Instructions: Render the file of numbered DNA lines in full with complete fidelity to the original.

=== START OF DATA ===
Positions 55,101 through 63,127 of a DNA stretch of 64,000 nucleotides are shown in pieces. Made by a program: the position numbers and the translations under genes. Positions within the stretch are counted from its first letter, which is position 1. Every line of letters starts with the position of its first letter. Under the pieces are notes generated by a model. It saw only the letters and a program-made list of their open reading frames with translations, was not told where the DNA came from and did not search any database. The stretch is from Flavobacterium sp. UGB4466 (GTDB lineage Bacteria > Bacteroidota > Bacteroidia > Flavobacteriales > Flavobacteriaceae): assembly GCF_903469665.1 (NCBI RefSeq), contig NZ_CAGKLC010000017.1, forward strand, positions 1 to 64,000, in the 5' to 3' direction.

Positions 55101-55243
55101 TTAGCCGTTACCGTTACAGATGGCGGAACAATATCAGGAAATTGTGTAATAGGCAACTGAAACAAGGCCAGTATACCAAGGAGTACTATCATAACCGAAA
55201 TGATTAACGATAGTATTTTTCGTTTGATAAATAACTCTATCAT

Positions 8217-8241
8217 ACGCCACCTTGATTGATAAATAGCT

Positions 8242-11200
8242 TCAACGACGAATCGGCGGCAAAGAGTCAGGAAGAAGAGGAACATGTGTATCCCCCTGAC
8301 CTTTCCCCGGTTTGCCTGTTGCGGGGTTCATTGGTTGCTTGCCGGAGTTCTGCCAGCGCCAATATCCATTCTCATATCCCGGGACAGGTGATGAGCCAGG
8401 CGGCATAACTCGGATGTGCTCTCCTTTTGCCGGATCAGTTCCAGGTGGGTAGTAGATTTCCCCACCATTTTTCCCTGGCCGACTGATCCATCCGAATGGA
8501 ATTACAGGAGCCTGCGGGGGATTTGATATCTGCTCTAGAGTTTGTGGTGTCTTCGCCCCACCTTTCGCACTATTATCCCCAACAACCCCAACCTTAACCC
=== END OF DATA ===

Positions 55,101 through 63,127 of a DNA stretch of 64,000 nucleotides are shown in pieces. Made by a program: the position numbers and the translations under genes. Positions within the stretch are counted from its first letter, which is position 1. Every line of letters starts with the position of its first letter. Under the pieces are notes generated by a model. It saw only the letters and a program-made list of their open reading frames with translations, was not told where the DNA came from and did not search any database. The stretch is from Flavobacterium sp. UGB4466 (GTDB lineage Bacteria > Bacteroidota > Bacteroidia > Flavobacteriales > Flavobacteriaceae): assembly GCF_903469665.1 (NCBI RefSeq), contig NZ_CAGKLC010000017.1, forward strand, positions 1 to 64,000, in the 5' to 3' direction.

Positions 55101-55243
55101 TTAGCCGTTACCGTTACAGATGGCGGAACAATATCAGGAAATTGTGTAATAGGCAACTGAAACAAGGCCAGTATACCAAGGAGTACTATCATAACCGAAA
55201 TGATTAACGATAGTATTTTTCGTTTGATAAATAACTCTATCAT

Positions 8217-8241
8217 ACGCCACCTTGATTGATAAATAGCT

Positions 8242-11200
8242 TCAACGACGAATCGGCGGCAAAGAGTCAGGAAGAAGAGGAACATGTGTATCCCCCTGAC
8301 CTTTCCCCGGTTTGCCTGTTGCGGGGTTCATTGGTTGCTTGCCGGAGTTCTGCCAGCGCCAATATCCATTCTCATATCCCGGGACAGGTGATGAGCCAGG
8401 CGGCATAACTCGGATGTGCTCTCCTTTTGCCGGATCAGTTCCAGGTGGGTAGTAGATTTCCCCACCATTTTTCCCTGGCCGACTGATCCATCCGAATGGA
8501 ATTACAGGAGCCTGCGGGGGATTTGATATCTGCTCTAGAGTTTGTGGTGTCTTCGCCCCACCTTTCGCACTATTATCCCCAACAACCCCAACCTTAACCC